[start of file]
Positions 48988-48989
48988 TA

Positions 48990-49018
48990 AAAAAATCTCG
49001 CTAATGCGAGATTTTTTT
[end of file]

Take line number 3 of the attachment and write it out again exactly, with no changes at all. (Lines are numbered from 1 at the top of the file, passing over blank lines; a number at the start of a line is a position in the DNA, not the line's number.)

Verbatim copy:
Positions 48990-49018